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EADS North America KC-45 demonstrates critical Air Force aerial refueling requirement

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Arlington, Virginia, September 14, 2010 – EADS North America announced today that the company has demonstrated, in flight, that its offering in the KC-X tanker competition fully satisfies the U.S. Air Force requirement for high fuel offload rate via the refueling boom system – the only tanker in the competition to do so.


“Our tanker has proven that it can refuel other aircraft at a rate of 1,200 gallons per minute, which is a critical requirement the Air Force has set forth for its tanker,” said EADS North America Chairman Ralph D. Crosby, Jr., during a meeting with reporters at the annual Air Force Association conference outside Washington, D.C.


“We aren’t just making claims about what the KC-45 can do, we are demonstrating it in the air every day,” Crosby said. “And 48,000 Americans are ready to start building the KC-45 here in the U.S.”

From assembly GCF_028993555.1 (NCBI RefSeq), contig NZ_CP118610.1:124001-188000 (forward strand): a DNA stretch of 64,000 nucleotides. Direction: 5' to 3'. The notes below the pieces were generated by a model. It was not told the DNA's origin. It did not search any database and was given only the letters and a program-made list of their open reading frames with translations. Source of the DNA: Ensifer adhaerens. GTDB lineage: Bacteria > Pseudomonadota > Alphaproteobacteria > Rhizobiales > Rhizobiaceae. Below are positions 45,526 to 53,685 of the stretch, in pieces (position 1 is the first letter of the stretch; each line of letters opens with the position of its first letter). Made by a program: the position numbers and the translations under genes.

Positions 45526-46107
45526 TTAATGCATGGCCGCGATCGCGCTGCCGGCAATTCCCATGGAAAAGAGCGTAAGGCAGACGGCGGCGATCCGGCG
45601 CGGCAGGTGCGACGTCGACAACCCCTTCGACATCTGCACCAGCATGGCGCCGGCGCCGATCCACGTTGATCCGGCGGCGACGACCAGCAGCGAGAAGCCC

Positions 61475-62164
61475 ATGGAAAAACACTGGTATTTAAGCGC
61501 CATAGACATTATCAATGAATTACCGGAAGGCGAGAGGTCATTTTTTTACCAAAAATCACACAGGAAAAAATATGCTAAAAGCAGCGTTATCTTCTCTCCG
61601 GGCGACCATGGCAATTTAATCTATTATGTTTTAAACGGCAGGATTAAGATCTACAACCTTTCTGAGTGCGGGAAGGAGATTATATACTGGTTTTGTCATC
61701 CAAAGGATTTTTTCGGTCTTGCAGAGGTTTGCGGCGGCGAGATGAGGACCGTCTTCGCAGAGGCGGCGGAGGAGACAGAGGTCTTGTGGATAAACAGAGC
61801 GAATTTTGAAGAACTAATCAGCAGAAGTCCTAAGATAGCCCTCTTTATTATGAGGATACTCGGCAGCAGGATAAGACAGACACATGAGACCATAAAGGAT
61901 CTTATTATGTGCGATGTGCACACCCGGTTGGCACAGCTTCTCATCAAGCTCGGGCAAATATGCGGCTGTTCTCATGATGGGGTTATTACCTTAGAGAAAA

EADS North America will build and modify the KC-45, along with A330 commercial freighters, at a new aerospace center of excellence in Mobile, Alabama, with a supplier team of more than 200 American companies.


The fuel-flow milestone was demonstrated in a recent refueling operation between two Airbus Military A330 Multi Role Tanker Transports, the aircraft that is the basis of the U.S. Air Force KC-45 configuration. The A330 MRTTs were completing certification flights for the Royal Australian Air Force, which will accept delivery of its first two MRTTs – under the designation KC-30A – in the fall of 2010. The A330 MRTT is in production for four U.S. allies, and has completed almost 800 flight hours and more than 1,300 refueling contacts with the same advanced refueling boom and hose-and-drogue systems on the KC-45.


“The KC-45 we are offering the Air Force is the same tanker that we have flying and refueling today, with 95% common systems, including the refueling systems we are offering the Air Force,” Crosby said.




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Oh, is that going to be located next to their aerospace center of mediocrity in Mobile, Alabama? I just love the superlatives that press releases can use. :lol:

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